State military forcesEdit
The governor is the commander-in-chief of the Oregon Military Department. Power is granted to the governor to mobilize and deploy state military forces.
The power to grant pardons and reprieves and to commute sentences is granted to the governor, with limitations placed upon cases of treason. Additionally, the governor can remit fines and forfeitures. Any use of these powers, however, must be reported to the legislature.
In treason cases, the governor may only grant reprieves. The final matter of pardons, commuting of sentencing, or further reprieves is referred to the legislature in these cases.
The governor has the power to veto legislation, which can be overridden by a two-thirds majority in both houses of the legislature, and can veto particular items from an appropriations or emergency bill while leaving others intact (see line item veto).
If needed, the governor may convene a special session of the legislature by proclamation and is empowered to call for special elections to fill vacant seats. Between the vacancy and special election, the governor is able to appoint a replacement if the appropriate county boards are unable to do so within the designated time period.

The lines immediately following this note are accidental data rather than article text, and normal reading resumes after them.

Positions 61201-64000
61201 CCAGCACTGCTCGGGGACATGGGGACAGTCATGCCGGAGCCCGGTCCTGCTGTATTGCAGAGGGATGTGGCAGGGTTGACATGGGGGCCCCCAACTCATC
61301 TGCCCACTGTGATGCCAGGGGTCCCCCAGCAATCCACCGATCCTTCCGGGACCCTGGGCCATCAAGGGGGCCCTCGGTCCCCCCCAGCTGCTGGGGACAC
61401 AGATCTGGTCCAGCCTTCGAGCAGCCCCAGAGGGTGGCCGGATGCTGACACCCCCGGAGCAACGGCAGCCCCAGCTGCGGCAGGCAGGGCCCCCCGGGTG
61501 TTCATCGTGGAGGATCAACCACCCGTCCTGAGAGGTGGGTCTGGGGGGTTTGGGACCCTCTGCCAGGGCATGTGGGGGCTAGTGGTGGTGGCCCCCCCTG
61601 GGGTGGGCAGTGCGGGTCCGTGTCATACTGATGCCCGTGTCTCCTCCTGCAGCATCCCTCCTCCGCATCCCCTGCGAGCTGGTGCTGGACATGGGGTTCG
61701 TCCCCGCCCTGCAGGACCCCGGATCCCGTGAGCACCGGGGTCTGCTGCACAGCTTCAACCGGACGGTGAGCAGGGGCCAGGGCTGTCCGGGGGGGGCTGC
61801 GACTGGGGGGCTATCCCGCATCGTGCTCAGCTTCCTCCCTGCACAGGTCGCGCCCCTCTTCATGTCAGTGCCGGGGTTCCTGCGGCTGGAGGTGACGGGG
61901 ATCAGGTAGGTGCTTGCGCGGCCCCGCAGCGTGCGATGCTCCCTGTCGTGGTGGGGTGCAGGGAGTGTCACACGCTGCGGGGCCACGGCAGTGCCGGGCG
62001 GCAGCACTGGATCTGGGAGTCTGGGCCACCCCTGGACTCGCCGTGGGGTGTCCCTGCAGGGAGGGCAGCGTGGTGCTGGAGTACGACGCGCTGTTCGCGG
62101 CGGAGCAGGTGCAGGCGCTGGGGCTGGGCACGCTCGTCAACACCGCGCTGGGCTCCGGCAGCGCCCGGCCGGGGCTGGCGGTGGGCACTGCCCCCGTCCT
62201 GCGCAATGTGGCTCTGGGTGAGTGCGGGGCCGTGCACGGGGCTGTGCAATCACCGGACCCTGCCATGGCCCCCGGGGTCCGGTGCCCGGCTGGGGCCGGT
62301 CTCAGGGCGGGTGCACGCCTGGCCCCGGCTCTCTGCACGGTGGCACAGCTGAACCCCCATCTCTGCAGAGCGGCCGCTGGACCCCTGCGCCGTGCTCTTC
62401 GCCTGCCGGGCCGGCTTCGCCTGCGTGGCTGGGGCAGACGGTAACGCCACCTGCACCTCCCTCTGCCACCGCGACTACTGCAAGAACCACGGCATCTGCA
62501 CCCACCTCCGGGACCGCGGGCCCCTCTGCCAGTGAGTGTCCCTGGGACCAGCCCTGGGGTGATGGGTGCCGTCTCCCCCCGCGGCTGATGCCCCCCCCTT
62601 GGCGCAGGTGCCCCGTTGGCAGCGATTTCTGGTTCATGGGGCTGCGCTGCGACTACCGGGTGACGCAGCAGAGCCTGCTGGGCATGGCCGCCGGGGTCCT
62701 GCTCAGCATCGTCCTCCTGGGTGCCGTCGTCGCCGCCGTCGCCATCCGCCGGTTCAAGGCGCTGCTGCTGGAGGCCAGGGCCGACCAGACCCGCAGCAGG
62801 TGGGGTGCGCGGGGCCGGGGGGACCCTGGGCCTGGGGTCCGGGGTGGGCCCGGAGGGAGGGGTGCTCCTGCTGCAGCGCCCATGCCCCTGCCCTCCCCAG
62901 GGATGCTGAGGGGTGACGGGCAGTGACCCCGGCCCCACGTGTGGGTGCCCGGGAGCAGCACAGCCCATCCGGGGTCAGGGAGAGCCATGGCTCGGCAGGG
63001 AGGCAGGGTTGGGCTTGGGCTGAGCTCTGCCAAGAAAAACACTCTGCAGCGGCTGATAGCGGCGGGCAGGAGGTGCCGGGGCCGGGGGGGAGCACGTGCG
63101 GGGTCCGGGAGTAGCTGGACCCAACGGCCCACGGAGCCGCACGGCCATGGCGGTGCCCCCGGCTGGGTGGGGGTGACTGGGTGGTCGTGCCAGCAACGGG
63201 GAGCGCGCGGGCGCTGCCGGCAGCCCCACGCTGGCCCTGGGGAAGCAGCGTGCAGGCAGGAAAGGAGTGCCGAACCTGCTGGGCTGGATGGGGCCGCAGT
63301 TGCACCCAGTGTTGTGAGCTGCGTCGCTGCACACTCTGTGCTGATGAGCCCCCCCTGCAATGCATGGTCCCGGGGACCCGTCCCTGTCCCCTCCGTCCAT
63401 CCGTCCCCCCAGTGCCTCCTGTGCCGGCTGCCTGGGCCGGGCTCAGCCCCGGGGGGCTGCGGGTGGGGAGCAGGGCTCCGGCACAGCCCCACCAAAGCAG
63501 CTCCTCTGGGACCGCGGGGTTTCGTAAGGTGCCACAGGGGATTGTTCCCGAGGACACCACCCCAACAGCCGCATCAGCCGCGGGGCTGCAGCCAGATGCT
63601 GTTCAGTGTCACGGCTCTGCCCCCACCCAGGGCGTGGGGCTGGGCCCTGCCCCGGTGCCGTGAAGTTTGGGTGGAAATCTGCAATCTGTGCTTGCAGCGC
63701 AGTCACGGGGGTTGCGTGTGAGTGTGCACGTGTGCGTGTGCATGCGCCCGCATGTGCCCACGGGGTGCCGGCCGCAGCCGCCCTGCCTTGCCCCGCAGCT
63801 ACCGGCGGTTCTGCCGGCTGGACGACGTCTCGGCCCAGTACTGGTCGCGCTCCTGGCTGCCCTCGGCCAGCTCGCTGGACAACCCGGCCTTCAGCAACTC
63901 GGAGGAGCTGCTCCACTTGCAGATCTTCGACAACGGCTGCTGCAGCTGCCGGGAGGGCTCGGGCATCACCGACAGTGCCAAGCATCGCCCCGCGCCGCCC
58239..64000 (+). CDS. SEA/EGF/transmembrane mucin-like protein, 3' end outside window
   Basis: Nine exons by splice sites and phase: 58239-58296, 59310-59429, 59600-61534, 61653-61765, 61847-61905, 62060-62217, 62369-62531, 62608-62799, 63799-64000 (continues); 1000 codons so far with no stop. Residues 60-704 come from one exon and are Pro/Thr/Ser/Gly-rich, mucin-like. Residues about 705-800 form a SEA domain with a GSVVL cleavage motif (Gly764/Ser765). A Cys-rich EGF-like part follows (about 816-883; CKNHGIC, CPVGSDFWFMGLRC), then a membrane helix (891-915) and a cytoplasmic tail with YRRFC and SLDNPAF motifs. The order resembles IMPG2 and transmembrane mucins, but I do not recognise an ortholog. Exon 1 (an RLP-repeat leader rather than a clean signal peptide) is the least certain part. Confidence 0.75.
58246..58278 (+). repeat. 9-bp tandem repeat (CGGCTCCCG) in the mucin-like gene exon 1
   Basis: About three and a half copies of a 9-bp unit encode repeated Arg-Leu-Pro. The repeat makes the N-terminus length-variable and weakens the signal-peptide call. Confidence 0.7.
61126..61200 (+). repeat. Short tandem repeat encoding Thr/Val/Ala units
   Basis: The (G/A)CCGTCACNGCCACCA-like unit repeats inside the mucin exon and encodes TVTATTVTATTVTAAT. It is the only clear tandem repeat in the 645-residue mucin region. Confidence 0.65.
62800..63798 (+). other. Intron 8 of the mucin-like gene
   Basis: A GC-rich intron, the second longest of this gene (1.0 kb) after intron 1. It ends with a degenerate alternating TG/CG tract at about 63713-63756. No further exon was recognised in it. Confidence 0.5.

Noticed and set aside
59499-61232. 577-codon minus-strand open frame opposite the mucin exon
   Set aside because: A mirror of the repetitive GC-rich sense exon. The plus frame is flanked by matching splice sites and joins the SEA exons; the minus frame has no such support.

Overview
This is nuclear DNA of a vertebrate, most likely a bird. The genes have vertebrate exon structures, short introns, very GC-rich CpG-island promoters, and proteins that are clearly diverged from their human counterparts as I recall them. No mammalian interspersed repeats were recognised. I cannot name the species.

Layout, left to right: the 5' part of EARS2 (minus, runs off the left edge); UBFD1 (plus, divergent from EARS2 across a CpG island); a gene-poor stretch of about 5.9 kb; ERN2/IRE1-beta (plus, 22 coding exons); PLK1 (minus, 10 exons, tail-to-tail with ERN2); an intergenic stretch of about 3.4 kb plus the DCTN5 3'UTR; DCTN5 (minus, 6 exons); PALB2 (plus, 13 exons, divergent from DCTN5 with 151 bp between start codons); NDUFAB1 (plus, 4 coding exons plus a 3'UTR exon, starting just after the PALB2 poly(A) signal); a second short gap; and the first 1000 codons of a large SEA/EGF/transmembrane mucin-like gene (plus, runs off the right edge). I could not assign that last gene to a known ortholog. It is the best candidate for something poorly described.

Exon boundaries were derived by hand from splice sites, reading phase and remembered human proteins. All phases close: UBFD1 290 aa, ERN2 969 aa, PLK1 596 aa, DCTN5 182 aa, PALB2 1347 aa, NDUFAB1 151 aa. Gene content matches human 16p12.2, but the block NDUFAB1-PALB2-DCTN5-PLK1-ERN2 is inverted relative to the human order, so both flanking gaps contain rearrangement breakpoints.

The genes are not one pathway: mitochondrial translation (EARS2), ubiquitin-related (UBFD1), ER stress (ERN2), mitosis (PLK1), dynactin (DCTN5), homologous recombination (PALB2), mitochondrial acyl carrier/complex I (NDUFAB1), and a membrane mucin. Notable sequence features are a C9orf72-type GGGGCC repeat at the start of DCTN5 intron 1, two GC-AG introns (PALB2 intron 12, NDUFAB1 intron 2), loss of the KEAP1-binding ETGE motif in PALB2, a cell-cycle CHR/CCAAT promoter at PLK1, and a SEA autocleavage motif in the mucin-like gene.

Annually, the governor addresses the legislature in their State of the State address. In this speech the governor outlines the current conditions of the state, and makes recommendations to the assembly as to what the government's priorities ought to be.
If the legislature is out of session, the governor may appoint replacements to fill state offices until elections are held or the legislature reconvenes (see recess appointment).
Mahonia Hall in Salem is the official governor's mansion. The house was built in 1924 for hops grower Thomas A. Livesley. It was named Mahonia Hall after citizens raised funds in 1988 to purchase it as Oregon's first official governors' mansion.
Before the purchase of Mahonia Hall, whatever house the governor rented became the "Governor's mansion". Governors Atiyeh and McCall lived in the 1929 Stiff-Jarman House, an English cottage-style (also characterized as Arts and Crafts style) residence currently located in the North Capitol Mall Historic Redevelopment area. After the end of Atiyeh's term, the Stiff-Jarman House became the headquarters of the Oregon Department of Environmental Quality. Today the building houses rented offices.
Provisional government (1843–1849)Edit